Beta-blockers could be used to reduce the risk of chronic obstructive pulmonary disease (COPD) exacerbations, according to new findings.
Beta blockers are primarily used to treat stress or heart problems, such as high blood pressure and angina, but these new findings suggest they could have a potential benefit for patients with COPD.
COPD exacerbations involve a worsening of symptoms, in particular increased breathlessness. Although beta blockers are suspected to tighten the muscles in the airways, contributing to breathing problems, previous research has suggested beneficial effects of β-blocker use in patients with COPD. This study aimed to understand this link and to analyse if any potential benefit on exacerbations existed for COPD patients taking the drug.
The research, presented today (12 March, 2016) at the European Respiratory Society's Lung Science Conference, analysed health records of 1,621 COPD patients included in the Rotterdam Study. Patients were followed until an exacerbation occurred and researchers collected data on the use of different kinds of beta-blockers and whether the patient also experienced heart failure.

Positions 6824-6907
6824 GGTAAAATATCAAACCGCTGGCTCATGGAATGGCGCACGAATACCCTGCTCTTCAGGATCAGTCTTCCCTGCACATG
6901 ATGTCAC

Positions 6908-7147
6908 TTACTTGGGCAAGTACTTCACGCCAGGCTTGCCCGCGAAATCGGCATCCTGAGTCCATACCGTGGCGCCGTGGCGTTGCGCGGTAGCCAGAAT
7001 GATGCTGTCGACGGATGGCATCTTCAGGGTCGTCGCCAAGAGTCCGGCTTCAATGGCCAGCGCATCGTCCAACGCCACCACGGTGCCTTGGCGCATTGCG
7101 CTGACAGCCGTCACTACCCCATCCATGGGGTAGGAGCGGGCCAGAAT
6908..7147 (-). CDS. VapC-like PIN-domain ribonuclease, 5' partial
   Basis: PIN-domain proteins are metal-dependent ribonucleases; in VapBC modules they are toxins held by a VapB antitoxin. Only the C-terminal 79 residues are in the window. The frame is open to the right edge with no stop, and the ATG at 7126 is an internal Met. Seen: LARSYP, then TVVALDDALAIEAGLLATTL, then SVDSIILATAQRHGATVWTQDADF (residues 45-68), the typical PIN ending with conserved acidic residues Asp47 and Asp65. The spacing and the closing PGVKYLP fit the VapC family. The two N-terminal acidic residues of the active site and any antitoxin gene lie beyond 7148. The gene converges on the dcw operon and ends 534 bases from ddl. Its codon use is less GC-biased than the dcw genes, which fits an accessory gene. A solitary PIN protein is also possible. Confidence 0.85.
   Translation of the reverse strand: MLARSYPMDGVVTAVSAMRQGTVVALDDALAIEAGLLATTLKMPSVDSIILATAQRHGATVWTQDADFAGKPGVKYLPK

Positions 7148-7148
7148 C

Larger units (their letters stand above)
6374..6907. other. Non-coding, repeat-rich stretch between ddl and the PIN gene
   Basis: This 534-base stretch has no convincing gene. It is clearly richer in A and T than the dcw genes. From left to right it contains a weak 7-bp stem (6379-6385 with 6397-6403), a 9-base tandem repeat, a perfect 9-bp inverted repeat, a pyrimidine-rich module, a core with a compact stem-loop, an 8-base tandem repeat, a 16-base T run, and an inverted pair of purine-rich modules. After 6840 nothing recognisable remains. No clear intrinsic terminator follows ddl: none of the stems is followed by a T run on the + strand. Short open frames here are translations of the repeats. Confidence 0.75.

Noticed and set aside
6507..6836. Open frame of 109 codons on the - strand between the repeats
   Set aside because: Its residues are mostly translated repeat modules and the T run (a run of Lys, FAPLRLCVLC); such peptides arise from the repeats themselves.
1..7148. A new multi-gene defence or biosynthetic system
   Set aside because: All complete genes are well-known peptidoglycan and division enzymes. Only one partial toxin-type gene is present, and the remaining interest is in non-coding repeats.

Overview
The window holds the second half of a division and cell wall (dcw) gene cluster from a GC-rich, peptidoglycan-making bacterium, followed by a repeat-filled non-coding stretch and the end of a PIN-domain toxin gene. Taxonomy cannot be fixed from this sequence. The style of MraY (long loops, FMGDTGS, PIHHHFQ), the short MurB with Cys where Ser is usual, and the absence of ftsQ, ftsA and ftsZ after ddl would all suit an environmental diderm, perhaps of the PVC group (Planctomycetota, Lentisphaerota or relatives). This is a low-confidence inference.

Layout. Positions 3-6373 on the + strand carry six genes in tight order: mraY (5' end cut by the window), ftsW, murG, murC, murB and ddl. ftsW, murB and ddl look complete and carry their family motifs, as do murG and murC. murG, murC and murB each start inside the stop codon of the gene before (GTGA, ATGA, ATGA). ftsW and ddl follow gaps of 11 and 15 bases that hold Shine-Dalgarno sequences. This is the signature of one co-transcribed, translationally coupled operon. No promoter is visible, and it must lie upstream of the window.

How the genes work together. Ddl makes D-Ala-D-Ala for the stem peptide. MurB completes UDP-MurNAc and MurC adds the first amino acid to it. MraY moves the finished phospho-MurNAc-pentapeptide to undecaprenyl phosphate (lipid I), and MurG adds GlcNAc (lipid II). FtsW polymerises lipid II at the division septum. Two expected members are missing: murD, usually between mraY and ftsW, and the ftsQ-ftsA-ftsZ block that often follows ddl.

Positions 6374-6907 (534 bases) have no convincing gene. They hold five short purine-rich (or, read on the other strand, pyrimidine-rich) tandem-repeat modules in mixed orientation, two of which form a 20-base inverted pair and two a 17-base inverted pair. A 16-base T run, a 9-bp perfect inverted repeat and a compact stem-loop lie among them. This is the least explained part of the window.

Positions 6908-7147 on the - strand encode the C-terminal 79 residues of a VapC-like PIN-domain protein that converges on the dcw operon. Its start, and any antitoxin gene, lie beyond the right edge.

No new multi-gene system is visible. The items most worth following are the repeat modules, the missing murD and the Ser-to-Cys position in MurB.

The findings revealed that the use of cardio selective beta-blockers, which are primarily used to treat heart disease, reduced the relative risk of exacerbations by 21%. The benefits were increased for patients with heart failure who saw a reduced risk of 55%.
Lies Lahousse, lead author and FWO postdoctoral fellow from Ghent University Hospital in Belgium, commented: "The overlap in symptoms and risk factors associated with lung and heart disease can be complicated and we know that a reduction in lung function is also associated with a reduction in heart function. These preliminary findings offer a useful insight into the potential benefits of beta blockers for patients living with heart disease at the same time as COPD. If randomised controlled trials confirm our findings, we could see promising clinical implications."